To curb repeat violations, federal regulators should seek remedies that change businesses’ structures or alter their incentives.
Finally, I will close with how regulators should be sharpening their focus on repeat offenders and discuss some of the non-monetary, structural remedies agencies might seek in order to levy the same kind of deterrents on small and big firms alike.
Achieving general deterrence is an important goal for the Consumer Financial Protection Bureau (CFPB). We need penalties where the expected financial benefits of an illegal scheme do not outweigh the expected costs. And we need an understanding that agency and court orders are not suggestions. Put plainly, regulators charged with overseeing large institutions have lost credibility when it comes to halting repeat offenders. While headline-driven penalties give the guise of deterrence, they do not work for dominant, powerful firms.
In the end, regulators need to look at bright-line structural remedies, rather than press-driven approaches. As any gardener knows, to address a weed, you need to get at the root, rather than constantly monitoring what is simply seen on the surface.
Indeed, when the CFPB helped to uncover the “fake accounts” scandal at Wells Fargo, it was not necessarily the $100 million fine on the bank that was material. Instead, it was the Federal Reserve Board’s decision to impose a growth cap that got the institution’s attention. And when the Office of the Comptroller of the Currency took a role in vetting appointments of new executive hires, that also got their attention. Rather than relying solely on penalties and procedural paperwork, it is critical that regulators and enforcers shift their mindset in this way when it comes to remedies.
At the CFPB, we have plans to establish dedicated units in our supervision and enforcement divisions to enhance the detection of repeat offenses and corporate recidivists and to better hold them accountable. This will include closer scrutiny to ensure orders are being followed and closer coordination with partner agencies to ensure that each agency’s orders are not treated as suggestions. It is critical that we—regulators, enforcers, and supervisors—support each other in effectuating deterrence and compliance with orders.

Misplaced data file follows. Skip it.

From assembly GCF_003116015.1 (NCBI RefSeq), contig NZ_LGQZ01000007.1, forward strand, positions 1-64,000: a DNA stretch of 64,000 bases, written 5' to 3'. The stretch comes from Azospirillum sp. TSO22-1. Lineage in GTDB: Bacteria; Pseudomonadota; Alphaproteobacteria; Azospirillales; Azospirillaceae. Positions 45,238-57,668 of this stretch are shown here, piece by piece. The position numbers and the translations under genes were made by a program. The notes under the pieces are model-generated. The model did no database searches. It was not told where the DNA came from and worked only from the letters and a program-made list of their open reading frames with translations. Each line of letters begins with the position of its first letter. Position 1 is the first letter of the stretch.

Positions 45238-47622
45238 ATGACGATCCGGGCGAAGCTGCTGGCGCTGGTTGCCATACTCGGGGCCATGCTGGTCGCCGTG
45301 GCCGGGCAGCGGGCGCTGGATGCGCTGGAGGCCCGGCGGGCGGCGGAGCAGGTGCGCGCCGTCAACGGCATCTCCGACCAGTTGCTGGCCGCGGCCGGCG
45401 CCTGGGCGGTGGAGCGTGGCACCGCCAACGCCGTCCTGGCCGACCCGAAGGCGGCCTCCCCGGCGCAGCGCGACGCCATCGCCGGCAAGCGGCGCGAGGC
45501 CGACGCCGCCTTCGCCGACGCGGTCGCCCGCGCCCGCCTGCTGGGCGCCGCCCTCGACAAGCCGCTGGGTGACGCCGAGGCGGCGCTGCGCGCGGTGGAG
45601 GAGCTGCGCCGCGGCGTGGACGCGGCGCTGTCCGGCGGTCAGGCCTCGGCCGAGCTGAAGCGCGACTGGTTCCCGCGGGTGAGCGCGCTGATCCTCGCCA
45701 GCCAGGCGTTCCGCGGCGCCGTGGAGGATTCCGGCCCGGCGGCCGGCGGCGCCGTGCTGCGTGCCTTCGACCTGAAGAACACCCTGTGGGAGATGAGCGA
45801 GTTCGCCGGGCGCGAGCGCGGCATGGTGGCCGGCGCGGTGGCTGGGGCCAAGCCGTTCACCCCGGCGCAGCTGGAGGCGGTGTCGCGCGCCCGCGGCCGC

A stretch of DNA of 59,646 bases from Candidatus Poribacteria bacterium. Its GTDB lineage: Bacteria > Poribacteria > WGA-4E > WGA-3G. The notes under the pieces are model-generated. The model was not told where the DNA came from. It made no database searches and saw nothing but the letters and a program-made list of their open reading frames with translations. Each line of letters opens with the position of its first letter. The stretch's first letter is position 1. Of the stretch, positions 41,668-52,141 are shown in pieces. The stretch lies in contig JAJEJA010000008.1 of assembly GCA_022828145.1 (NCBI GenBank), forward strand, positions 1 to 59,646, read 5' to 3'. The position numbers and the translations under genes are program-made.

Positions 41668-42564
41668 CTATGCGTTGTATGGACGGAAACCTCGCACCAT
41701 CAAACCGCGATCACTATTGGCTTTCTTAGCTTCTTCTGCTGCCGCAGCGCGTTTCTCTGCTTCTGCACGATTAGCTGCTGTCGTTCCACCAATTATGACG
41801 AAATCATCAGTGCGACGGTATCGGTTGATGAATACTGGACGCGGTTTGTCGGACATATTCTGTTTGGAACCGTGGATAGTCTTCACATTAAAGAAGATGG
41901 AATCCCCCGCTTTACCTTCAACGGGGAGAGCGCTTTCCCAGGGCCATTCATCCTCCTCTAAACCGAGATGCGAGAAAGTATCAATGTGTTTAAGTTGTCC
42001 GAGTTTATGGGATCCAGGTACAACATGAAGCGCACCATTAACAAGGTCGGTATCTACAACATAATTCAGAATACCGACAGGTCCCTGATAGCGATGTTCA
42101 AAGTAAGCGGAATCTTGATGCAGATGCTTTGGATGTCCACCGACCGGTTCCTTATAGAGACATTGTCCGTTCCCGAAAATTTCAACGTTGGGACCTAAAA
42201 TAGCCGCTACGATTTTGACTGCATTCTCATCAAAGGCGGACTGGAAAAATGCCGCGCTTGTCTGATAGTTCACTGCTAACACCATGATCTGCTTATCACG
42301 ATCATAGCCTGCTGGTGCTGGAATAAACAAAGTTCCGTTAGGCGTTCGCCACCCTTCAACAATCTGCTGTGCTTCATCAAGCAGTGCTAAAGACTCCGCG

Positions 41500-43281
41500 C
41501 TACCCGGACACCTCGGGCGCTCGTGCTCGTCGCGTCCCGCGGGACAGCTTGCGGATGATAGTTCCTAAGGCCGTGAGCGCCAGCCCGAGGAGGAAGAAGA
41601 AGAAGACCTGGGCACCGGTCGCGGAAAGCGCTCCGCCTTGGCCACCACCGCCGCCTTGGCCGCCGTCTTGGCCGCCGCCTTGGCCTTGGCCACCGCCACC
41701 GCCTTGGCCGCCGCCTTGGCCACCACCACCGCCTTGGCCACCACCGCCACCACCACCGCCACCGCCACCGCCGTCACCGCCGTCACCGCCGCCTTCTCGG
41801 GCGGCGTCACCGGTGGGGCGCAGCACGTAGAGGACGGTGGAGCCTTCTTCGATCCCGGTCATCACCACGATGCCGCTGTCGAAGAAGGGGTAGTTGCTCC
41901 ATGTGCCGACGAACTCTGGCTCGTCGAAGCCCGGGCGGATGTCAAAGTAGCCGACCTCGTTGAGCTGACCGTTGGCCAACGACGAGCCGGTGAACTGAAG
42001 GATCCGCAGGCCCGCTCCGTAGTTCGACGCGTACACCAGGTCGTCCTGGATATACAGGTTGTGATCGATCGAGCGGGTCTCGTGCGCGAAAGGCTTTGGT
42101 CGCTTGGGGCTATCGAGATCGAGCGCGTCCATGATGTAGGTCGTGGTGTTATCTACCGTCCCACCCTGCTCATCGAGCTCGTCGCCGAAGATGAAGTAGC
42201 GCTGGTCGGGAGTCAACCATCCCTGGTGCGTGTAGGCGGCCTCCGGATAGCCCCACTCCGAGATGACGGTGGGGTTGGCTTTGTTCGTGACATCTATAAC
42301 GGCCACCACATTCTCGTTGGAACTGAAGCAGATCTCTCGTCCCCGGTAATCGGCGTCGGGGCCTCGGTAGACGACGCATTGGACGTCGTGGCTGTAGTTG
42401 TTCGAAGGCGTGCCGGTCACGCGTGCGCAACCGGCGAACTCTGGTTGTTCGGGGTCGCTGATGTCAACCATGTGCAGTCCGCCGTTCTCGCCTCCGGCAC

But more importantly, for serial offenders of federal law, the CFPB will be looking at remedies that are more structural in nature, with lower enforcement and monitoring costs. Under our authorizing statute, the CFPB may seek “limits on the activities or functions” of a firm for violations of laws, regulations, and orders.
These are reforms that are needed throughout government. Depending on the specific facts, government enforcement agencies have an arsenal of options to truly stop the repeated illegal practices at big financial institutions. Let me run through some of the most important options. While many government regulators have sought such limitations on small businesses, they have shown less willingness to do so with larger and more powerful firms. This needs to change.
First: Caps on size or growth. By imposing asset caps, limitations on transferring or acquiring assets, or related limitations that impact the entity overall, regulators are curbing incentives to break the law and boosting incentives for compliance.
Second: Bans on certain types of business practices. When regulators put limits on business or product lines, or close business lines or specific practices, it stops the immediate harm and stops the company from violating the law again in the future. For example, after LendUp violated a 2016 CFPB order to stop misleading customers about the benefits of its loans, we took action. the CFPB stopped LendUp from making new loans, collecting on outstanding loans to harmed customers, and selling customer information. LendUp, a former darling of venture capital, is now shutting down.
Third: Divestitures of certain product lines. Sometimes it is not a toxic product but the business model around that product or the management of the product that is the problem, in which case it makes sense to spin it off so it can operate legally. This is especially relevant when order violations stem from a firm’s lack of managerial acumen to ensure that all subsidiaries and affiliates are obeying the law.